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Monday, April 30, 2012

Bibi Netanyahu’s father, historian Benzion, passes away at 102

Our deepest Thanks to the Website "Quite Normal" for this stirring Eulogy.

Apr 30 2012
Condolences to the Netanyahu family. The grand patriarch has left behind quite a legacy.
Benzion Netanyahu was no doubt a very proud father. All three sons served in the elite Sayeret Matkal commando forces. The eldest, Yonatan, is a legend in Israel. In fact, the health clinic in my town here was dedicated in his honor. When you pass through the door you are greeted with the iconic photo of Yonatan.
Benjamin followed in his elder brother’s footsteps, and then went on to serve in various capacities of government. Israel’s economic wonder is due in large part to the reform and policies he enacted as Finance Minister between 2003-2006. Youngest son, Ido, also an ex-commando, is a radiologist and writer.
Benzion Netanyahu, a renowned historian who specialized in the history of Jews in Spain, and a professor emeritus at Cornell University, authored an epic history on the Spanish Inquisition and edited several Jewish encyclopedias. Benzion was witness to one of the most incredible centuries in history. Born in 1910 he saw it all – World War I, World War II, the birth of the State of Israel and all the wars fought for Her survival, to the current state of affairs, which will certainly prove every bit as chaotic as previous upheavals.
May he rest in peace, and may your family be comforted and your sons continue to make you proud.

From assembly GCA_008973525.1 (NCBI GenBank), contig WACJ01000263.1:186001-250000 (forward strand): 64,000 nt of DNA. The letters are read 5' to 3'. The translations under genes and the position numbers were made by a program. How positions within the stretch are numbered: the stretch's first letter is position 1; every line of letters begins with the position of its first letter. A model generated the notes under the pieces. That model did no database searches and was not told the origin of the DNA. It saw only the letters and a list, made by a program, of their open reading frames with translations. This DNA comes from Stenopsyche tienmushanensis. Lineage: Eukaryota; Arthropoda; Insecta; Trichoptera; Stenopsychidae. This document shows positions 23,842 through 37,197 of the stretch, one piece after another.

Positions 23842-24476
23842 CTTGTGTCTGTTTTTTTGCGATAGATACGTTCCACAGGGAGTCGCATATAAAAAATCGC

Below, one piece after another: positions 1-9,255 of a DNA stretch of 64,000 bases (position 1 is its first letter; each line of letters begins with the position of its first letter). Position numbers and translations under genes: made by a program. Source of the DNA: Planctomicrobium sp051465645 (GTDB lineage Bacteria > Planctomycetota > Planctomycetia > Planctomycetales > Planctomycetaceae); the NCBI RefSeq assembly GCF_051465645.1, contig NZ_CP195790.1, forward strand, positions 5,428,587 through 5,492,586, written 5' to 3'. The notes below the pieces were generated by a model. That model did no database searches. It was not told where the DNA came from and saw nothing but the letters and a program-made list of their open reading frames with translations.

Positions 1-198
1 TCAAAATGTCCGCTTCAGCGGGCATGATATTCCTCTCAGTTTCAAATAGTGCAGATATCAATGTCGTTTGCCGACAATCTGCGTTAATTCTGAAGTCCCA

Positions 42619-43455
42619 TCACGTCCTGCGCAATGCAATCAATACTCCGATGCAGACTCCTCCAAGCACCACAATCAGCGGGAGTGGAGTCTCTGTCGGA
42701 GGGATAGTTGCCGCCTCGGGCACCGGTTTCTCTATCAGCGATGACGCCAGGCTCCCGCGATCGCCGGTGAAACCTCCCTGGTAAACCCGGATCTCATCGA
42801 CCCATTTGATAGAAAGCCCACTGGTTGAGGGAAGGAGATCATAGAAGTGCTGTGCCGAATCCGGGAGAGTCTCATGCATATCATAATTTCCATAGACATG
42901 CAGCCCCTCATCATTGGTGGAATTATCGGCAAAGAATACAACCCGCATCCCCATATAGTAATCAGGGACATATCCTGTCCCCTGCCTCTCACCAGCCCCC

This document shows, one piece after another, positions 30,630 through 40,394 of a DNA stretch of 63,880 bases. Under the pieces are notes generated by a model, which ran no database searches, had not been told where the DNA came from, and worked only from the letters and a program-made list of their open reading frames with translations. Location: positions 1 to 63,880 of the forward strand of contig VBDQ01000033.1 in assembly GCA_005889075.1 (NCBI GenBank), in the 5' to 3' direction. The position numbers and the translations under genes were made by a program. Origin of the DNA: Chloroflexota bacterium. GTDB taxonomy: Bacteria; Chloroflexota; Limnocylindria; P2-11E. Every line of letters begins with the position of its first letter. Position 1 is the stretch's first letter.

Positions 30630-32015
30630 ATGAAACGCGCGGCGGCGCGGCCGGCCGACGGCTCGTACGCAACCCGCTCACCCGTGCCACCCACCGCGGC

Israel Hayom – Benzion Netanyahu, historian, Zionist activist and influential father of Prime Minister Benjamin Netanyahu, died Monday in his Jerusalem home. He was 102.
His son, Prime Minister Benjamin Netanyahu, managed to visit him one last time on Sunday night.
The elder Netanyahu was scheduled to be laid to rest at 5 p.m. (Israel time) at the Givat Shaul (Har Hamenuhot) cemetery in Jerusalem in a public ceremony.
Prime Minister Benjamin Netanyahu with his father Benzion during a memorial ceremony for Yoni Netanyahu at Mount Herzl military cemetery in Jerusalem in 2007.
Benzion Netanyahu was born Benzion Mileikowsky on March 25, 1910, in Warsaw, Poland. His father, Nathan, a rabbi, moved the family to Palestine in 1920 and changed its name to Netanyahu.
Professor Netanyahu was among the great historians of the Jewish people. In his research, he focused on the history of the medieval Spanish Jewish community and the history of Zionism. Among his books are a biography of Don Isaac Abravanel, a history of the Spanish Marranos (forced converts to Christianity who secretly continued to practice Judaism) and his major work, “The Origins of the Inquisition in 15th Century Spain,” which received global acclaim. He also authored “The Founding Fathers of Zionism” about the lives of the founders of political Zionism – Leon Pinsker, Theodor Herzl, Max Nordau, Israel Zangwill and Ze’ev Jabotinsky.